EUvsDisinfo Output

Where Reframing Russia went into specific detail on its criticism of EUvsDisinfo, that criticism appears valid. Reframing Russia’s article highlighted reports which, it claimed, were misrepresented. Referring back to the original media outputs confirmed that their description by EUvsDisinfo was inexplicable; and Reframing Russia assert that these were just a selection from a substantial number of similarly troubling reports in the EUvsDisinfo database. According to Vera Tolz survey of Covid-19 related entries in EUvsDisinfo’s database showed that “80% contained gross misrepresentations”.

Credibility is critical to EUvsDisinfo’s role. Association with the EU gives the project a mantle of authority, reflected in the widespread quoting of its findings. EUvsDisinfo will inevitably be held to a higher standard of proof and probity than the organisations they report on. It would therefore surely be in their best interest to address doubts in their reporting directly, looking again at the source bulletins and responding frankly and honestly if mistakes have been made. If not, they risk precisely the erosion of trust of which Reframing Russia is warning.

In addition, Reframing Russia highlighted EUvsDisinfo’s “pro-Kremlin” formulation to describe the sectors of the Russian information environment whose disinformation it reports. This too seems to point to a valid problem. Each page of the EUvsDisinfo website carries a caveat that its database collects “messages in the international information space that are identified as providing a partial, distorted, or false depiction of reality and spread key pro-Kremlin messages. This does not necessarily imply, however, that a given outlet is linked to the Kremlin or editorially pro-Kremlin, or that it has intentionally sought to disinform”. The explicit equivocation may well be a necessary substitute for an extended essay on the nebulous and sometimes intangible nature of malign influence, but it presents an obvious hostage to precisely this kind of criticism.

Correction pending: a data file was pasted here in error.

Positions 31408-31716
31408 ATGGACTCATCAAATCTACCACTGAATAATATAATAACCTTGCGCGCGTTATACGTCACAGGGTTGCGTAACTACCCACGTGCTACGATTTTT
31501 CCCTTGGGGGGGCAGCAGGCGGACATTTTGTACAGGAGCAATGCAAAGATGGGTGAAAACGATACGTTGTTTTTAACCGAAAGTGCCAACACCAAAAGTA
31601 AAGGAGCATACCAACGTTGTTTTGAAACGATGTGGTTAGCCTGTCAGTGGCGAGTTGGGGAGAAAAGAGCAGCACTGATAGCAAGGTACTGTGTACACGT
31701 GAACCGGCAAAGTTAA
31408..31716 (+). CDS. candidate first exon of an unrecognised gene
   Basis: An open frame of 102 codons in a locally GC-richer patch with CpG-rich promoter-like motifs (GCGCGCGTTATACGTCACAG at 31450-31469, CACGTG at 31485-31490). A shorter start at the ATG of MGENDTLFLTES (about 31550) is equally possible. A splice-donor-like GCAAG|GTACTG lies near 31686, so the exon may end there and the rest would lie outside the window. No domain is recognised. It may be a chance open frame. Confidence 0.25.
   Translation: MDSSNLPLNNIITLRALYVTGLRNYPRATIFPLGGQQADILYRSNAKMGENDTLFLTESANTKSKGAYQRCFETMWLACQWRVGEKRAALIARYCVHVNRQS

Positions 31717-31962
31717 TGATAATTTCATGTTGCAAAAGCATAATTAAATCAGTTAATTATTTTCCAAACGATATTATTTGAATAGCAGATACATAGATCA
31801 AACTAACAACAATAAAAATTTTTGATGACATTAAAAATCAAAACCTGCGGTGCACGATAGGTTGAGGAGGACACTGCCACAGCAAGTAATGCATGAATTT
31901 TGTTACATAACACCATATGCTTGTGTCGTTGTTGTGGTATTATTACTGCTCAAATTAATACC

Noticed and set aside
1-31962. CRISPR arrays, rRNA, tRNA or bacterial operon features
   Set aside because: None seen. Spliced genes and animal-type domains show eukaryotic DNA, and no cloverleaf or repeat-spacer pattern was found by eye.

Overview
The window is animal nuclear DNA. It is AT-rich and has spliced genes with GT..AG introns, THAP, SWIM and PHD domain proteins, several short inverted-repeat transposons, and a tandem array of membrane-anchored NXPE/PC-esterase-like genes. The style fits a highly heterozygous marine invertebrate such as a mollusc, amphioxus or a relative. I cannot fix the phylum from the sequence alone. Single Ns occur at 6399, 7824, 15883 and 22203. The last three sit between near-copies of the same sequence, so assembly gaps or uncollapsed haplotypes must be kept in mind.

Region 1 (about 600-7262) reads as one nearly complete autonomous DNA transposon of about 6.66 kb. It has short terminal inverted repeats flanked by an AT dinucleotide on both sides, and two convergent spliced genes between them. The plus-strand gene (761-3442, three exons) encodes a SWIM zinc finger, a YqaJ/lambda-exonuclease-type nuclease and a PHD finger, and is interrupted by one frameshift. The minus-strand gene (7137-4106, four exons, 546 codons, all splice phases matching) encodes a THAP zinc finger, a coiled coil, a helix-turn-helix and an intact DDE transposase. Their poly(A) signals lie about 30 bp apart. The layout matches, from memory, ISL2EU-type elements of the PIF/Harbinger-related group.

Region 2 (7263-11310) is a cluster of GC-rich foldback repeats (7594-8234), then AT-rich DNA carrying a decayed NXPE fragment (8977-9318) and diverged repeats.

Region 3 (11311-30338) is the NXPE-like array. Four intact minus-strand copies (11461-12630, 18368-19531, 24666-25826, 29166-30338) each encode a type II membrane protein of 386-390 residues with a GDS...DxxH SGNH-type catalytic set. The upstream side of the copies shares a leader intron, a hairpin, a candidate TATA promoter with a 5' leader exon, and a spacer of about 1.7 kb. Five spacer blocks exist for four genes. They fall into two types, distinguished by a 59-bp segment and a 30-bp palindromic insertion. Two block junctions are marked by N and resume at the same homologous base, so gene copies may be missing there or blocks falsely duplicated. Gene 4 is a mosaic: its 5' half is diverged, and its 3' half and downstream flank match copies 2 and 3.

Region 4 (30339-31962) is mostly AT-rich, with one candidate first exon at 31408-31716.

The roots of Reframing Russia’s disquiet about the nature of EUvsDisinfo’s work lies in the latter’s remit. As described by Anneli Ahonen, head of the European External Action Service’s East StratCom Task Force that manages EUvsDisinfo, it “is an awareness raising campaign, with a disclaimer stating that this does not reflect official EU position. This provides us with distance and analytical freedom from political level, and results in more credibility.” The campaigning role drives Reframing Russia’s core concern that in the drive to raise awareness, EUvsDisinfo steps beyond objective appraisal of the material they are handling.

Unfortunately, however, in presenting their concerns over EUvsDisinfo, Reframing Russia convinced some of their readers that they had fallen victim to the same problems of methodology that they themselves were criticising. Highlighting individual examples of miscategorisation by EUvsDisinfo gave the impression of cherry-picking material. Concerned that EUvsDisinfo might be “overgeneralising”, Reframing Russia sampled one news bulletin from one Russian channel on one day (Pervyy kanal on 12 March), and then appeared to draw generalised conclusions from it. Their article linked to contentious sources to bolster its arguments, such as repeated references to an attack on EUvsDisinfo by fringe Dutch activist Arjen Nijeboer in 2018. It included the suggestion that “the East StratCom Task Force relies on as many as 400 volunteers to trace Russian disinformation” (a claim later echoed by RUSI to call EUvsDisinfo “amateurish”), despite this not having been the case for over two years at the time of writing.

Reframing Russia later explained that the challenges to its methods were based on misinterpretations, that its “Two Short Reports” on Russian disinformation on Covid-19 were rapid response pieces produced following requests by a UK newspaper journalist and by a parliamentary committee, and that the short notice at which they were produced explained the strictly limited dataset on which its survey of RT coverage was based.